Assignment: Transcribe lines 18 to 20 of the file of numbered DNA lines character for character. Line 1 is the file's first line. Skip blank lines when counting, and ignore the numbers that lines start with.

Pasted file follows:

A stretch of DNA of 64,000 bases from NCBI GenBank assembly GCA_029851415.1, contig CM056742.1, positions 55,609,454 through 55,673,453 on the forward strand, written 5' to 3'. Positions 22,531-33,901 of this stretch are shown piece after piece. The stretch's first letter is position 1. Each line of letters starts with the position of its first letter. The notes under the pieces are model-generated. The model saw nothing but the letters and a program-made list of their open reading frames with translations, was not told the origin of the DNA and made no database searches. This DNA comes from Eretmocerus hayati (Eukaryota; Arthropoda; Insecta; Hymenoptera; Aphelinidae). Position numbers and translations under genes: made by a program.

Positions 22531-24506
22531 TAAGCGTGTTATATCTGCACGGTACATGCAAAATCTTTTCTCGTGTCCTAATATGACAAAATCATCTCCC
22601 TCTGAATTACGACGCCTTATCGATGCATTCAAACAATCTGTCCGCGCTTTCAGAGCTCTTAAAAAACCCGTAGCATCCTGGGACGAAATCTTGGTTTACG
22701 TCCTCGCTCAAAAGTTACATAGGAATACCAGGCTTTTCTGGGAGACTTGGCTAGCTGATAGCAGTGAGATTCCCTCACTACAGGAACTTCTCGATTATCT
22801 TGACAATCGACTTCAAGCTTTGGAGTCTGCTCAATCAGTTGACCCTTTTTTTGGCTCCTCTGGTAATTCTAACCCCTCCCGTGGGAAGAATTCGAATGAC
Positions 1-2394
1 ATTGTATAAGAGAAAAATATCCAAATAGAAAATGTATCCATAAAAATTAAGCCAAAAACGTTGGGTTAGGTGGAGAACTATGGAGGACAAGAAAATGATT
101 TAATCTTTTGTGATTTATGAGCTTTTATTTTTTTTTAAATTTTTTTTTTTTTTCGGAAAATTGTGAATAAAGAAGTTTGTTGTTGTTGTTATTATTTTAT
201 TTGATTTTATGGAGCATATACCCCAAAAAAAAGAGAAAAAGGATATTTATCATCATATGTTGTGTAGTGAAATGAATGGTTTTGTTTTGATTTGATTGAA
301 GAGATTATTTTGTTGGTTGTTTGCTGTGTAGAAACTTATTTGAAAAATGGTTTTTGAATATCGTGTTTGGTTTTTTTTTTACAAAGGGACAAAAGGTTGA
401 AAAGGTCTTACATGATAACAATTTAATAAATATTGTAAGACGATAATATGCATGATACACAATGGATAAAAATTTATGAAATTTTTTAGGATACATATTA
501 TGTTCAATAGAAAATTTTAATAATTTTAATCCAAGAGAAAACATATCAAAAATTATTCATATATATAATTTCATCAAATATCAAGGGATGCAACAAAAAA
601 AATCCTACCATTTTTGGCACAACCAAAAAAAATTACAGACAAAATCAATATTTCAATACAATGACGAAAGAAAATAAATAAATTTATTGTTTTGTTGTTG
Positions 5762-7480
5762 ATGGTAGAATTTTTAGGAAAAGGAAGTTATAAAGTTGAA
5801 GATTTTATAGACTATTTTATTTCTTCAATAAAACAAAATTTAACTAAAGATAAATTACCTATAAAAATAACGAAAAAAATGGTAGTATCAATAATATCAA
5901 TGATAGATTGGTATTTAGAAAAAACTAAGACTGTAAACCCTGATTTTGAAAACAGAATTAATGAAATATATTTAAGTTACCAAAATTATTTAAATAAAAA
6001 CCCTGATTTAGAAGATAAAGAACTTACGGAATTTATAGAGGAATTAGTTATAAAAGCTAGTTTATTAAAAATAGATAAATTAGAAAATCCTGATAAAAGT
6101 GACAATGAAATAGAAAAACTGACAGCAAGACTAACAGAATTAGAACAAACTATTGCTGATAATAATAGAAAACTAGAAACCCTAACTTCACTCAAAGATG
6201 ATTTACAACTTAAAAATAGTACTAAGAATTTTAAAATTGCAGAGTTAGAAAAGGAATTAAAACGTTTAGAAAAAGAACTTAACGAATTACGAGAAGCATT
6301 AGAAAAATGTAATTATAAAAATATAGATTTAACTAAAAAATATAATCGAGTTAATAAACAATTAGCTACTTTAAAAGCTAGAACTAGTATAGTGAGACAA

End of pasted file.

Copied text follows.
5901 TGATAGATTGGTATTTAGAAAAAACTAAGACTGTAAACCCTGATTTTGAAAACAGAATTAATGAAATATATTTAAGTTACCAAAATTATTTAAATAAAAA
6001 CCCTGATTTAGAAGATAAAGAACTTACGGAATTTATAGAGGAATTAGTTATAAAAGCTAGTTTATTAAAAATAGATAAATTAGAAAATCCTGATAAAAGT
6101 GACAATGAAATAGAAAAACTGACAGCAAGACTAACAGAATTAGAACAAACTATTGCTGATAATAATAGAAAACTAGAAACCCTAACTTCACTCAAAGATG